There is currently no impediment to Lucas and others who want to this curse on defenseless film greats, unless the public makes it clear that it finds the concept offensive and wrong. The Golden Rule provides  guidance here: who among us would relish the thought of our image and name being used in public without our permission to do, say, and represent things we never would have agreed to do, say, or promote in life? Would any of us cherish the prospect of our CGI avatars playing roles in porno films, or hosting “Bridalplasty”, or perhaps playing one of the vicious clods in the Direct TV commercials?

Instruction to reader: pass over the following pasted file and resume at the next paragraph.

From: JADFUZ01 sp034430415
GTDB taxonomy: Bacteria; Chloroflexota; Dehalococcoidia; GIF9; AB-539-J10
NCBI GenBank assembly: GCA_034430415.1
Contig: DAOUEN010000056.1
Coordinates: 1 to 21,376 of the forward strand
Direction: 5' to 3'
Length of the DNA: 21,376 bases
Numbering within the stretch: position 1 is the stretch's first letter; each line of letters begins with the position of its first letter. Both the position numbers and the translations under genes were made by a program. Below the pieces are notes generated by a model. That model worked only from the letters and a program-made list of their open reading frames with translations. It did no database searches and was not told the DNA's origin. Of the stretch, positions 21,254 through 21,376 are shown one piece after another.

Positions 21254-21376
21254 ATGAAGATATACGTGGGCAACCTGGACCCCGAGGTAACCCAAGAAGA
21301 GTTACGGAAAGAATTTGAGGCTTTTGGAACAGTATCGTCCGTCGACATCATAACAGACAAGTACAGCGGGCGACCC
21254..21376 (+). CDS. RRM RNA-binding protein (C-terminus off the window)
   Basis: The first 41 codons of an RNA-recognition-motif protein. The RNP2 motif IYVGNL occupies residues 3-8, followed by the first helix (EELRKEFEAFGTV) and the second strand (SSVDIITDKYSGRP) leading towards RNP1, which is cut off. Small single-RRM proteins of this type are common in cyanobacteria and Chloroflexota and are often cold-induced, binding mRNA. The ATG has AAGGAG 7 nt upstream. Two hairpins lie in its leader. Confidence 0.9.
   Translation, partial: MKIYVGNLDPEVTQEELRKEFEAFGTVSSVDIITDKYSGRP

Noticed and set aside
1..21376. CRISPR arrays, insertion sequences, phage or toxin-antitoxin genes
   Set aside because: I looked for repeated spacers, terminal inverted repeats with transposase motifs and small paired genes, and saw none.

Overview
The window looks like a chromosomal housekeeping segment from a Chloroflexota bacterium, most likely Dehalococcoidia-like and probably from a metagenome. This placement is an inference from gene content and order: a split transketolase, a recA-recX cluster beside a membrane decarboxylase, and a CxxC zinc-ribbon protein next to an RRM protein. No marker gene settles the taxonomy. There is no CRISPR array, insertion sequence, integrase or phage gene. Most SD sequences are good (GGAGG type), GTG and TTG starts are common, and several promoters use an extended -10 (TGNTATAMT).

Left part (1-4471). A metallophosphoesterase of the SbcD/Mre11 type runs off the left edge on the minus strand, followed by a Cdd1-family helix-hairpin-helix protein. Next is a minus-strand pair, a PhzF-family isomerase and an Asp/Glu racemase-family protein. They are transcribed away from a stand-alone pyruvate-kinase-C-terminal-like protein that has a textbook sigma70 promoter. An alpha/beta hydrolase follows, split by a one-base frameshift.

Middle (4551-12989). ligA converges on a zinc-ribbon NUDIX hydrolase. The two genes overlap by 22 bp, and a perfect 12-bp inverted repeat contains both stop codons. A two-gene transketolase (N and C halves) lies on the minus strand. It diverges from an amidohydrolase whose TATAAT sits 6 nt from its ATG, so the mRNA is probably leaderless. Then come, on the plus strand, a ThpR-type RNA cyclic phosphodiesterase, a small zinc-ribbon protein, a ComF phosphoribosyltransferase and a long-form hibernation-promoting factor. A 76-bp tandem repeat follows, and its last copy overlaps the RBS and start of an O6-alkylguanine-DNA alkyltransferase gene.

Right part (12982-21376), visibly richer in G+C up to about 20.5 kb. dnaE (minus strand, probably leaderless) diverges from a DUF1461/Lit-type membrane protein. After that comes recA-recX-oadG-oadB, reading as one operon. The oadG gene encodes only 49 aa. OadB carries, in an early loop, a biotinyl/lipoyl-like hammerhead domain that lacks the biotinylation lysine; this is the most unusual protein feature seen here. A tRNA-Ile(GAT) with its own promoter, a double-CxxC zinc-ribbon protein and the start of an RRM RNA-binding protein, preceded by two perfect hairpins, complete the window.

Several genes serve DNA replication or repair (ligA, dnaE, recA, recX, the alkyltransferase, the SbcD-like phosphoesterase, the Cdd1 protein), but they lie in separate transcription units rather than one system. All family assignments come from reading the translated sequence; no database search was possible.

The stakes are even higher for film stars who devoted their professional lives to embodying specific human values and virtues in American culture. Paul Newman, John Wayne, Charlton Heston, Katherine Hepburn, Cary Grant, and many other screen icons of the past carefully chose their roles to maintain the integrity of what each symbolized to the American public. Director Don Siegel related an argument with Wayne during the filming of his final film, “The Shootist.” The script called for Wayne’s character, as he was dying, to shoot his fleeing assassin in the back. Wayne refused, saying he would rather let the movie languish unfinished than violate the sacred values of the character he had created over a forty year career. Yet if Lucas has his way, we could soon see John Wayne playing a fearsome Mafia hit man, or Charlton Heston portraying an Islamic terrorist, roles that they would have reviled in life. Moreover, the posthumous roles could accumulate forever, overshadowing and overwhelming the performances of the real human beings. Future generations will not be able to distinguish between the talents of the real Marlon Brando, and the brilliant acting choices he made himself, and the performances of CGI Brando, crafted by an anonymous technician.